jects: Such studies might, for example, provide a basis for comparison of "wild" and "trained" behaviors and their cognitive bases and functions. Studies of "intelligent" behaviors might even suggest the kinds of abilities for which to search in the wild, and allow researchers to uncover capacities heretofore unsuspected.
The communicative and cognitive features which have been shown to exist in these very disparate subjects (at least at the basic levels) are similar enough to suggest that the underlying mechanisms involved in their development, whether or not physically or functionally homologous, are indeed analogous. Understanding any one system may provide useful insights into the understanding of any other, including possibly that of Homo sapiens. Experimental manipulation of the procedures and environments used in animal studies would be ethically unacceptable in work with humans; studies on nonhuman subjects may thus be the means to gain potentially instructive insights into determining the critical variables involved in all systems.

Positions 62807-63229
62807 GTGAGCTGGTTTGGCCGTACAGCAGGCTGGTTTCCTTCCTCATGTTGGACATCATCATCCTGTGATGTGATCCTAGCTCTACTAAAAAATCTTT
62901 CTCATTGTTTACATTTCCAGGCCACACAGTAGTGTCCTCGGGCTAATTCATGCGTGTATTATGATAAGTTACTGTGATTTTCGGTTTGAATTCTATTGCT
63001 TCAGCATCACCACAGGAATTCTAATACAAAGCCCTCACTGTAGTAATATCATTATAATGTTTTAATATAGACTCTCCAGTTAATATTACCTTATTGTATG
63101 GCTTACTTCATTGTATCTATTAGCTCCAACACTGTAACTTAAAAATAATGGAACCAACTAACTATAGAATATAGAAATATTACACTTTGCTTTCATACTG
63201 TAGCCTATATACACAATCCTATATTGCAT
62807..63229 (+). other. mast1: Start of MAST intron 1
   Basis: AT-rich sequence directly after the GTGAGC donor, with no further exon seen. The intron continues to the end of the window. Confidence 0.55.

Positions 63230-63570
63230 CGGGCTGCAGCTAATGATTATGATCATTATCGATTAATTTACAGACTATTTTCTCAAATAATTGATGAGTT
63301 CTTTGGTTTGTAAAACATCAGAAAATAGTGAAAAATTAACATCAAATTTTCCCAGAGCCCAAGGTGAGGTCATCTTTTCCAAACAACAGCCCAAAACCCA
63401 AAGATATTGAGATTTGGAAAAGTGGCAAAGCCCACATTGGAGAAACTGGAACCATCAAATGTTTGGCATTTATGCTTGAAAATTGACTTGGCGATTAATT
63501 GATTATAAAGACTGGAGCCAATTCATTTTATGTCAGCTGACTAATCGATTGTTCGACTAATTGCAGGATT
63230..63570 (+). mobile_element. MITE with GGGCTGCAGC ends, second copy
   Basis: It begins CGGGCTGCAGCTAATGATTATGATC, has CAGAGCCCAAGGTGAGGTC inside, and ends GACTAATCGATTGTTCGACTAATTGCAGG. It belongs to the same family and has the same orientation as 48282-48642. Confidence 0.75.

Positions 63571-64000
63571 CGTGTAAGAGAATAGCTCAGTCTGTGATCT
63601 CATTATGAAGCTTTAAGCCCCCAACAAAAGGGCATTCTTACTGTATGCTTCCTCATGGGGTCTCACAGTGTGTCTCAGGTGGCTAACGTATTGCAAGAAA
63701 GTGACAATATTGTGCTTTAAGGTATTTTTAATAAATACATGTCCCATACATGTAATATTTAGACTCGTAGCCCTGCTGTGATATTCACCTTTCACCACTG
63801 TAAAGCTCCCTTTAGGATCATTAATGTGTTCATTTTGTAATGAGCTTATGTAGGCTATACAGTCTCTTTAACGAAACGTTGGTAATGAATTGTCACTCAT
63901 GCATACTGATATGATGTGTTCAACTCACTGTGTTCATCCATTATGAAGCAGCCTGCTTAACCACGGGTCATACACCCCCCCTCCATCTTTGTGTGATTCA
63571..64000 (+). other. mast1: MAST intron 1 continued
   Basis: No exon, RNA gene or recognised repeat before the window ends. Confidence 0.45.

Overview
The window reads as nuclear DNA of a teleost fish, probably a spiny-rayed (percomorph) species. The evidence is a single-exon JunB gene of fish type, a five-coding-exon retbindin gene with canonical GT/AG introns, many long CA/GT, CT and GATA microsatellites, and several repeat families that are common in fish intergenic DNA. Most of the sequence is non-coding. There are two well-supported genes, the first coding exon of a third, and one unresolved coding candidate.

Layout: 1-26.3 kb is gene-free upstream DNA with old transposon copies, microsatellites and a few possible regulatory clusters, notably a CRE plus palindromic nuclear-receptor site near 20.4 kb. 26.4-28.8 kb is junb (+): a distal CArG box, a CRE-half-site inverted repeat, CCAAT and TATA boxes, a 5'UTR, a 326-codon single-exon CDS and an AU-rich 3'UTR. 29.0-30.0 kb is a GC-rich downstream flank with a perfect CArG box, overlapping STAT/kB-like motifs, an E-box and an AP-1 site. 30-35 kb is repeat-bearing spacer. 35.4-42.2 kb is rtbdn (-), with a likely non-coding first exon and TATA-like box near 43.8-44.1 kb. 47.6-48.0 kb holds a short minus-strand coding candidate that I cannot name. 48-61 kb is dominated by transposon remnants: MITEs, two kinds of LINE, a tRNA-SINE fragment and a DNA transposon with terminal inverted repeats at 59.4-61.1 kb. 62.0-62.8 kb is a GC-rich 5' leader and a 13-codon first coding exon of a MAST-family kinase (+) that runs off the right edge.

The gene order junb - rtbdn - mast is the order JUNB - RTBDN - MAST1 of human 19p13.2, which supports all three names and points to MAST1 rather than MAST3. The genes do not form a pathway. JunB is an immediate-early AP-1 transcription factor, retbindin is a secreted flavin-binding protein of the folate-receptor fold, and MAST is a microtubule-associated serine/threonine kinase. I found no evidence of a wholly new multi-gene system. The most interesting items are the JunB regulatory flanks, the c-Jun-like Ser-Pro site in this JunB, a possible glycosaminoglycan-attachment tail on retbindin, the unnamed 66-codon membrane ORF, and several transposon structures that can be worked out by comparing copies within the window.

Preparation of this paper was supported by a fellowship from the Harry Frank Guggenheim Foundation; my psittacid research was supported by NSF grants BNS 7912945, BNS 801432, and the Guggenheim Foundation. I thank Kimberley Goodrich, Robert Mitchell, Jan Ramer, Katherine Davidson, Mary Sandhage. Denise Dickson and Bruce Rosen for their assistance with my research, Drs. Diane Reiss and Jeanette Thomas for critical reviews of this manuscript, and Drs. Donald Kroodsma and Luis Baptista for stimulating discussions about their research on avian vocal abilities.
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